Mycobacterium leprae

From Citizendium
Jump to navigation Jump to search
This article is a stub and thus not approved.
Main Article
Related Articles  [?]
Bibliography  [?]
External Links  [?]
Citable Version  [?]
This editable Main Article is under development and subject to a disclaimer.
Mycobacterium leprae
Scientific classification
Kingdom: Eubacteria
Phylum: Actinobacteria
Order: Actinomycetales
Family: Mycobacteriaceae
Genus: Mycobacterium
Species: leprae
Binomial name
Mycobacterium leprae

Mycobacterium leprae is an obligate parasite that causes the disease leprosy, also called Hansen's disease or Hansenitis. Its infectivity is quite low; while the mechanism of transmission is not completely understood, it requires prolonged contact.

Genome structure

It was discovered in 1873 by Gerhard Armauer Hansen.[1] He discovered it in the skin nodules of patients with leprosy.

M.leprae has about 3,268,203 base pairs. Only 49% of the genome encode for proteins. The rest is composed of pseudogenes. In size and shape M.leprae resemble the M. tuberculosis.

Cell structure and metabolism

Mycobacteria have a waxy coating of mycolic acid, which is made up of large lipids that are covalently bonded to each other to form the waxy coating. The coating is solid at room temperature, resisting most disinfectants except those certified as tuberculocides.


This bacteria is believed to live in the soil. Scientists think that the reservoir for this bacteria is the new world armadillos and African primates. At the beginning the idea that the habitat of this bacteria was in soil was just an hypothesis but some research were done and DNA of the m.leeprae was found in soil close to where peope were infected with leprosy. Its ideal temperature is about 30-33 degrees C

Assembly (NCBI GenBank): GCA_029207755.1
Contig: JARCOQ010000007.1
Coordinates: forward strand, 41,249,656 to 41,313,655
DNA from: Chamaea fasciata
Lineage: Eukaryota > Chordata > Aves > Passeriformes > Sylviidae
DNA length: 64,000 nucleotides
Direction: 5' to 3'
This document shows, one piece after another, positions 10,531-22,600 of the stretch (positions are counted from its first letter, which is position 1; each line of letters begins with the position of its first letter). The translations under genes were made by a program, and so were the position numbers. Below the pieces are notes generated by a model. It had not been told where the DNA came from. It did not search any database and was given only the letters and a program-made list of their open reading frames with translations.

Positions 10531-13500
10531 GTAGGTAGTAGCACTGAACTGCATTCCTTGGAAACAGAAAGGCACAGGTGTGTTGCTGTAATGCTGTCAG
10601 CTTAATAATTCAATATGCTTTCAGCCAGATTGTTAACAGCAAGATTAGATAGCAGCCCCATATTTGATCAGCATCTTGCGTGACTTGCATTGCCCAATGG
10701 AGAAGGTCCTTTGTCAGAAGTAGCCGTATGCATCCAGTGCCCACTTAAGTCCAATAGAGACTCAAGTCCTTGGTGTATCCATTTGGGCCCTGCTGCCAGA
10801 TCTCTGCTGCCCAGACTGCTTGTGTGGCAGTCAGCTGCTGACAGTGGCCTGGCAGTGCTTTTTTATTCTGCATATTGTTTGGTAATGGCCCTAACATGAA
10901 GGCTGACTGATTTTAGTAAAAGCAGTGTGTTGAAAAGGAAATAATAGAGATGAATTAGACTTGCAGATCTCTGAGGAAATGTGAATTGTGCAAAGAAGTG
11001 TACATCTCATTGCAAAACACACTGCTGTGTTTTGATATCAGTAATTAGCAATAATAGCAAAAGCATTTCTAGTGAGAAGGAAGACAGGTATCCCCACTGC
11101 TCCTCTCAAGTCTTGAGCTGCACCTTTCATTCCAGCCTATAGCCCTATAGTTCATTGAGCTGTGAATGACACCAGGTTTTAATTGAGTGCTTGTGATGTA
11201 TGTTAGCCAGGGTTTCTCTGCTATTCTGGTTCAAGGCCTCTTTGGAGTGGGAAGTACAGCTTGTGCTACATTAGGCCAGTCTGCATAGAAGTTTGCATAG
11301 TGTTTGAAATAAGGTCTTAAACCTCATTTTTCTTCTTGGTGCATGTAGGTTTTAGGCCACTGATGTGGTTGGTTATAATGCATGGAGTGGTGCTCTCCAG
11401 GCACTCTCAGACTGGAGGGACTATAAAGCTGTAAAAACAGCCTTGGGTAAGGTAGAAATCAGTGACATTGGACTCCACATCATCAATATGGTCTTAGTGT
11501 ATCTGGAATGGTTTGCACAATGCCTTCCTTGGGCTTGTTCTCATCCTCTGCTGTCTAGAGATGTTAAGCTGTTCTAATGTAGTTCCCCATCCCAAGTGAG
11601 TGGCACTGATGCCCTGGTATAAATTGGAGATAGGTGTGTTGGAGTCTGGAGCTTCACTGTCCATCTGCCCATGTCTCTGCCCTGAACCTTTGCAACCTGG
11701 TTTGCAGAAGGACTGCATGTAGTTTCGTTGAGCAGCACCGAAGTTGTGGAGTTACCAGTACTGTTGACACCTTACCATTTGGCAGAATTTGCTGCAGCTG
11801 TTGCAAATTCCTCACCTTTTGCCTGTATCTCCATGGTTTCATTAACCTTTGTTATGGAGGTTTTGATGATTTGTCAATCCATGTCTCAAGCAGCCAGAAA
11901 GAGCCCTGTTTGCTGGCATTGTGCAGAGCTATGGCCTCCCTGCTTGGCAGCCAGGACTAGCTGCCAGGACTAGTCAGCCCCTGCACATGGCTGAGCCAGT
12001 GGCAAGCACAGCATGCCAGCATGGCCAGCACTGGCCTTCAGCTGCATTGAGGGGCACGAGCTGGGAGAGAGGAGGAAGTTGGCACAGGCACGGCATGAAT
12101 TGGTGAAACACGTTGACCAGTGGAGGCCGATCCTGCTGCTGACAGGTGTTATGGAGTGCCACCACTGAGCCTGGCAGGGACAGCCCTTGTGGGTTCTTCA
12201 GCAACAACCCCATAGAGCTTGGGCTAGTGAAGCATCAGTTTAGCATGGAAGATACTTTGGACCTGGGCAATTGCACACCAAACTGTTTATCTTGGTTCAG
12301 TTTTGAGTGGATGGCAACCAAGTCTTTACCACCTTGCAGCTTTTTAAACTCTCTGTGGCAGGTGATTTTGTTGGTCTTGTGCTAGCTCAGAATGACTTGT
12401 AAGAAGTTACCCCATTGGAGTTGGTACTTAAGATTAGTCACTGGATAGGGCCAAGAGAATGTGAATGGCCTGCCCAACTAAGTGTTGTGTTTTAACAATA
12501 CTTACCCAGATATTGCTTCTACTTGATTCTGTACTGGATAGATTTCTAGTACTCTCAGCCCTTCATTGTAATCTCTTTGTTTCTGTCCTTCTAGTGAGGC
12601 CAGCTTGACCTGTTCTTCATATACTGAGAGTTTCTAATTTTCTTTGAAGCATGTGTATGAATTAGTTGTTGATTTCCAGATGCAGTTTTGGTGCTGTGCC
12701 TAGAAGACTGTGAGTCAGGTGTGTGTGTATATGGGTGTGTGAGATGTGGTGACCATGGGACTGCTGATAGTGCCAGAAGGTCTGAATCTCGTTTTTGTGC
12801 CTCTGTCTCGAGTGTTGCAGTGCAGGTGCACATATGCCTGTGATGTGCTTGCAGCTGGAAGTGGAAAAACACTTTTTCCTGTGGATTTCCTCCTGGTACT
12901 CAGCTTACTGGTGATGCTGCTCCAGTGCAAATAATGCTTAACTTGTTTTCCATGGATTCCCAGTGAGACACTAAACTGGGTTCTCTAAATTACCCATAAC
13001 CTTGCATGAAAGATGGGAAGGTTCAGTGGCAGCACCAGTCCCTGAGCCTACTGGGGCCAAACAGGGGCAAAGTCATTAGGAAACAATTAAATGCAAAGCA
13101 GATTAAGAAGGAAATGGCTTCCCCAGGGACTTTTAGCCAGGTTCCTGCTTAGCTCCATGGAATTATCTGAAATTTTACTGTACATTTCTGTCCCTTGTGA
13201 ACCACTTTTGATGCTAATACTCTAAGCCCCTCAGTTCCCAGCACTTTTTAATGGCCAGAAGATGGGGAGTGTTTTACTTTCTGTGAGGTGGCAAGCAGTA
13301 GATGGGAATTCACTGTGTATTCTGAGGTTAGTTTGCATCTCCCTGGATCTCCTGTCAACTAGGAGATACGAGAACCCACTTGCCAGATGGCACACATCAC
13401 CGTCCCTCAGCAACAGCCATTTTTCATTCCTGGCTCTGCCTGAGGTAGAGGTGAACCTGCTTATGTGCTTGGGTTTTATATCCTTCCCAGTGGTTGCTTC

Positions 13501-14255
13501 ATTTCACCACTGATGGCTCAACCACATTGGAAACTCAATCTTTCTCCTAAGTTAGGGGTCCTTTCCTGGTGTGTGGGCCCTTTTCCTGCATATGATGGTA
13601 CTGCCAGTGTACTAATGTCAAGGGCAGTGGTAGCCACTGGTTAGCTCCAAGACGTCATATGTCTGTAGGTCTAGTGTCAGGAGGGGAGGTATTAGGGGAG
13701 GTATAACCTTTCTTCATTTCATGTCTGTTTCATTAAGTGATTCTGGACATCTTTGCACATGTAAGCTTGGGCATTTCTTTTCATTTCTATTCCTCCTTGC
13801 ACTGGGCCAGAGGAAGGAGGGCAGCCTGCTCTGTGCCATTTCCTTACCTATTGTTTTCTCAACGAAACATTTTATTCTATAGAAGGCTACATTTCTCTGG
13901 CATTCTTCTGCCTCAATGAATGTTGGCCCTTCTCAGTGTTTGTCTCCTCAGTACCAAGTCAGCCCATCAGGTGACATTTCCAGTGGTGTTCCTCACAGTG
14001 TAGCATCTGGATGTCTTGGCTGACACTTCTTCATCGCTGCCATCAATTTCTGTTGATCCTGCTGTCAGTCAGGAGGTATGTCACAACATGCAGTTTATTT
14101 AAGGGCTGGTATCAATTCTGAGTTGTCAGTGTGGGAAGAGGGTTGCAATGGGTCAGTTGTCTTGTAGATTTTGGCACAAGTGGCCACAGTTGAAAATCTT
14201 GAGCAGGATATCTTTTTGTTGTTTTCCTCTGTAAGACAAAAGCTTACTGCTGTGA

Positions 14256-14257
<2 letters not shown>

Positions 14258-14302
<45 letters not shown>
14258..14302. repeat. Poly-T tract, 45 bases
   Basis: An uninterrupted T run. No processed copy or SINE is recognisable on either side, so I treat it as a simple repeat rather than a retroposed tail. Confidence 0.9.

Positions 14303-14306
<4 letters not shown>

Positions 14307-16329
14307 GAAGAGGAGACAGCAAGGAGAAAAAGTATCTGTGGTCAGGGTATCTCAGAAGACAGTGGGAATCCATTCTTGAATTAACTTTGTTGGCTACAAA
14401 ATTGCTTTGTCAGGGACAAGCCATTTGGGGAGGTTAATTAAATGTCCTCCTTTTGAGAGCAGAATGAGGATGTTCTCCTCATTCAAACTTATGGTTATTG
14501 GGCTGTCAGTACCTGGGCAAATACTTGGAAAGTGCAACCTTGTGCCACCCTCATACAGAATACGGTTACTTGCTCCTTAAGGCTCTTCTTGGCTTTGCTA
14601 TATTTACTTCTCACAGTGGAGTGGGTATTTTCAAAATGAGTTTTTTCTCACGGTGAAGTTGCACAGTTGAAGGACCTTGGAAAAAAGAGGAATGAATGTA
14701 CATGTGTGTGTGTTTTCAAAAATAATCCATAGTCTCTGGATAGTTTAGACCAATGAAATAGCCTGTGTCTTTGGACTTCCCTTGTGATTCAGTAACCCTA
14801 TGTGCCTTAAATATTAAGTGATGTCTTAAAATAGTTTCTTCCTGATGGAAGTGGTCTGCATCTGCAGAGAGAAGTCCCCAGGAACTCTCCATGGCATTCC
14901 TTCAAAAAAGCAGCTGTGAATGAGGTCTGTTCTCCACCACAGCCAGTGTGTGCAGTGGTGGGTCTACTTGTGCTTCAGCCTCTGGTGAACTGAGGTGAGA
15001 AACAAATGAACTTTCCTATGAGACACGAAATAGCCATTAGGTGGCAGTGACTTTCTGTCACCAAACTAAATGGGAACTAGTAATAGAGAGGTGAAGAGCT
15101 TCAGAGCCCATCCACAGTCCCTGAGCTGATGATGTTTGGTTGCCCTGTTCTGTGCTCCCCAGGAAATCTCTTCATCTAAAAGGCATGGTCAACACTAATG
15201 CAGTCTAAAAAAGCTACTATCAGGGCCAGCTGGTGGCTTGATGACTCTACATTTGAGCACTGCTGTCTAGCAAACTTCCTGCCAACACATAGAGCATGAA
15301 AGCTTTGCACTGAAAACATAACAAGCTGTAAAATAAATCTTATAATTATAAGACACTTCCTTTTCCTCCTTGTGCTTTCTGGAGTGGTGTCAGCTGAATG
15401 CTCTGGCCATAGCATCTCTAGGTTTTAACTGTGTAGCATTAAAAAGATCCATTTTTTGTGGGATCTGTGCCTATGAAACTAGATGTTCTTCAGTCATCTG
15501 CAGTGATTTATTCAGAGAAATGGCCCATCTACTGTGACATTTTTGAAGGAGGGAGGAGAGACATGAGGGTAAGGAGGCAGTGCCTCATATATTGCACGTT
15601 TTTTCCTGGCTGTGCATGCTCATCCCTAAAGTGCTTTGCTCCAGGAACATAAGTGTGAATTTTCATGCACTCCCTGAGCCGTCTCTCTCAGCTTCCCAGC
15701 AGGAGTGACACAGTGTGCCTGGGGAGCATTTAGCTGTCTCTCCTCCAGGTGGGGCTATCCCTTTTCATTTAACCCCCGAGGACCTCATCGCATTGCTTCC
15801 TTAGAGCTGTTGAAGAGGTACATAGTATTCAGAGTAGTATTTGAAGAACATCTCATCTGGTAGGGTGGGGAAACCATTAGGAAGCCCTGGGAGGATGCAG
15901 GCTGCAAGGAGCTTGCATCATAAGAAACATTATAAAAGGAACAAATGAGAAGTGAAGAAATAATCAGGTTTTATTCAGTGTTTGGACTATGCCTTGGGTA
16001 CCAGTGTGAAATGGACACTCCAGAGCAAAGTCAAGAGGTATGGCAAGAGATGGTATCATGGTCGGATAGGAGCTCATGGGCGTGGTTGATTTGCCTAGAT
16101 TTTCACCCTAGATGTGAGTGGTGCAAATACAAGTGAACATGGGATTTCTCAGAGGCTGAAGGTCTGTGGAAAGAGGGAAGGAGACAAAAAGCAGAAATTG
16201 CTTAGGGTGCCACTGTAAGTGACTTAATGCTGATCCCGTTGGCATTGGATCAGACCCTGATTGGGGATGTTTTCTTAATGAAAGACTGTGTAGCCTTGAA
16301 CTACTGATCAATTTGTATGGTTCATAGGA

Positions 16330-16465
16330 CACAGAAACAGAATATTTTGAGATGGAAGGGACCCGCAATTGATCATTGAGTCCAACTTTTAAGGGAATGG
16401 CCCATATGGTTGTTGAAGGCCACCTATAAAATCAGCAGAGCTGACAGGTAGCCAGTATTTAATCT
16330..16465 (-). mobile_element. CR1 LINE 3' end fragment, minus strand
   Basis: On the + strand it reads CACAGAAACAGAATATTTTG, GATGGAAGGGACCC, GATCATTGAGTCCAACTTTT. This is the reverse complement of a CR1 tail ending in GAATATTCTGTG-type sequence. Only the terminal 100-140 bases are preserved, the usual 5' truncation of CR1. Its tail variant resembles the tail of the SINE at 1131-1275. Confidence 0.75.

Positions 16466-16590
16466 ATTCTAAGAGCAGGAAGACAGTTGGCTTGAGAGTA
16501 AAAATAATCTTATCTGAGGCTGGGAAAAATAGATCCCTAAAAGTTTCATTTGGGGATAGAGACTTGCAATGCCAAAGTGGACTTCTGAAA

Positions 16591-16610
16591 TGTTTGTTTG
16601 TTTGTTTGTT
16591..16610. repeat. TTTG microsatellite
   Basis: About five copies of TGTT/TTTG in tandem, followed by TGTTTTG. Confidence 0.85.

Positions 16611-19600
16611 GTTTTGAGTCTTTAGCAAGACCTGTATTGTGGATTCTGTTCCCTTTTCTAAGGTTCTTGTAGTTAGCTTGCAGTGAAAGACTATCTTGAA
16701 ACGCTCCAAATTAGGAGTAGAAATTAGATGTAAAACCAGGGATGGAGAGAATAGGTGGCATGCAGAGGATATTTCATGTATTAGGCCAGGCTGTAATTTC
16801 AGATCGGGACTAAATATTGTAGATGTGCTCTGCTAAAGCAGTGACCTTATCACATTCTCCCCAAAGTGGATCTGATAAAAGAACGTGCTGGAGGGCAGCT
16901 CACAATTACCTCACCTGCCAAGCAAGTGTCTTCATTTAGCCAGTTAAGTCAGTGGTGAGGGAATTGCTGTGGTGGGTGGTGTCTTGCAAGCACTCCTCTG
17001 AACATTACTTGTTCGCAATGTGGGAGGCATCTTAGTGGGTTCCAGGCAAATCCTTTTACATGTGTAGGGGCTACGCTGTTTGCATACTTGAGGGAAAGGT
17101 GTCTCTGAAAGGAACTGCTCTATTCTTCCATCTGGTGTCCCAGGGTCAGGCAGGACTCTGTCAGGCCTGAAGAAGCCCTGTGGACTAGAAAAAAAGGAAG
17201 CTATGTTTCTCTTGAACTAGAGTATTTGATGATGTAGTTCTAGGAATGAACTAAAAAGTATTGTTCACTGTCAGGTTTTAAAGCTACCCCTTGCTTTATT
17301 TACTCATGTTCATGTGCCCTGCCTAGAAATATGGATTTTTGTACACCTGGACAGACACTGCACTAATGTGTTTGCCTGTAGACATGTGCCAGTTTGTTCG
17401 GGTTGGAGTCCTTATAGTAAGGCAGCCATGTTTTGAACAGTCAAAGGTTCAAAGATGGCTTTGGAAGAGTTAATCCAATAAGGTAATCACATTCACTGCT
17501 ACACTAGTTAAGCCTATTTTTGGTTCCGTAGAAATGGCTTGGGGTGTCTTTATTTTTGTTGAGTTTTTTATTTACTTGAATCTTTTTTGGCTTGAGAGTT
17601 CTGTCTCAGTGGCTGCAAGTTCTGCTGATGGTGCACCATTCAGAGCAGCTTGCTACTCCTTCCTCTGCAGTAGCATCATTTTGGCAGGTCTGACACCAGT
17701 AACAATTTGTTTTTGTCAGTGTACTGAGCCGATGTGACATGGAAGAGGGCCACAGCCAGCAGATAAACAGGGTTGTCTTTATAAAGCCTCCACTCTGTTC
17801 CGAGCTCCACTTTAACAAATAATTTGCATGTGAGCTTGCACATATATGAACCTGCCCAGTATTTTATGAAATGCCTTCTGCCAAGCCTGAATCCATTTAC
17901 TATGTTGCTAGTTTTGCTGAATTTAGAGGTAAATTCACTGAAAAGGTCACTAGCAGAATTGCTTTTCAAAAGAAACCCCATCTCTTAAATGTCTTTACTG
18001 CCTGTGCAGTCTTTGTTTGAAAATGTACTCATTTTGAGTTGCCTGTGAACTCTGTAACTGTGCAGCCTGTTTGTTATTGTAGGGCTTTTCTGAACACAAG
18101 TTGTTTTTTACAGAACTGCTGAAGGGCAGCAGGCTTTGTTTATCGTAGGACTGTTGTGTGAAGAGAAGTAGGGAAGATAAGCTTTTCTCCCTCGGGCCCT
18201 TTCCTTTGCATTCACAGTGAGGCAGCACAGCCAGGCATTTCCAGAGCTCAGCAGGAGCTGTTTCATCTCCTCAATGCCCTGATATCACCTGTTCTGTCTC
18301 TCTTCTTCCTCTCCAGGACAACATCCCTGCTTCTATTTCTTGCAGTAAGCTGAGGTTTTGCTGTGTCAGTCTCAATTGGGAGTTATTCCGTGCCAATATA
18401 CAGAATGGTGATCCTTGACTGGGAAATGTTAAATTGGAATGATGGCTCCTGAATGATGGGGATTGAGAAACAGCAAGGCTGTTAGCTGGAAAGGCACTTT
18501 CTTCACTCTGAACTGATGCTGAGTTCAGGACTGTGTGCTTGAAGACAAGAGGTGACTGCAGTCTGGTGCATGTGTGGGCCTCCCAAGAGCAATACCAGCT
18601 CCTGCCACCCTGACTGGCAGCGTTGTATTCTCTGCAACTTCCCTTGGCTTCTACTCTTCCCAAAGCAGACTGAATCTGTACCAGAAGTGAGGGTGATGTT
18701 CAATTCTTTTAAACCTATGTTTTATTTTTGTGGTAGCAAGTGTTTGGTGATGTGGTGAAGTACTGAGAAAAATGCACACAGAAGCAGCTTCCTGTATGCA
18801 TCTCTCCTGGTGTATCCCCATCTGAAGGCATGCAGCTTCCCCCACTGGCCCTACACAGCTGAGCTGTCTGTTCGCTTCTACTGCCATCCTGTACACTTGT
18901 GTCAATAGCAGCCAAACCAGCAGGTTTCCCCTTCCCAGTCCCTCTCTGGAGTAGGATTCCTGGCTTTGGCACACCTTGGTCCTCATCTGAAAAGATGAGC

M.leprae is responsible for the disease leprosy. It has a slow growth rate and also a long incubation time. The symptoms of leprosy are skin lesions, pain and weakness. If left untreated it can cause nerve damage that can lead to numbness, deformities of extremeties.It can also cause blindness.

Due to the development of resistant forms, multidrug therapy is the standard of care.

Transmission of the disease is not fully understood, but it appears t be transmitted from infected individuals to uninfected ones through close contacts over prolonged periods. While it is primarily

Current Research

Recent research are being done on strains of rifampin-resistant organisms. I. A punctual mutation was found in nucleotide 1367 of the rpoBgene. That mutation show strains of rifampin-resistant M.leprae in two of the three patients that were tested. This study took place in Agua de Dios in Colombia.[2]

Studies of M.leprae in leprosy patient in Malawi and India investigate short tandem repeat sequences.[3]


  1. "The discovery of the leprosy bacillus". Tidsskr Nor Laegeforen 122 (7): 708-9. PMID 11998735
  2. Hernández E, Cardona-Castro N, Rodríguez G, Villegas S, Beltrán C, Kimura M, Vissa VD, Gómez Y. "Study of rifampin and dapsone resistance in three patients with recurring leprosy".Rev Panam Salud Publica. 2008 Feb;23(2):73-7.
  3. Young SK, Ponnighaus JM, Jain S, Lucas S, Suneetha S, Lockwood DN, Young DB, Fine PE. (2008 Apr 9), "Use of Short Tandem Repeat Sequences to Study Mycobacterium leprae in Leprosy Patients in Malawi and India", PLoS Negl Trop Dis. 2 (4): e214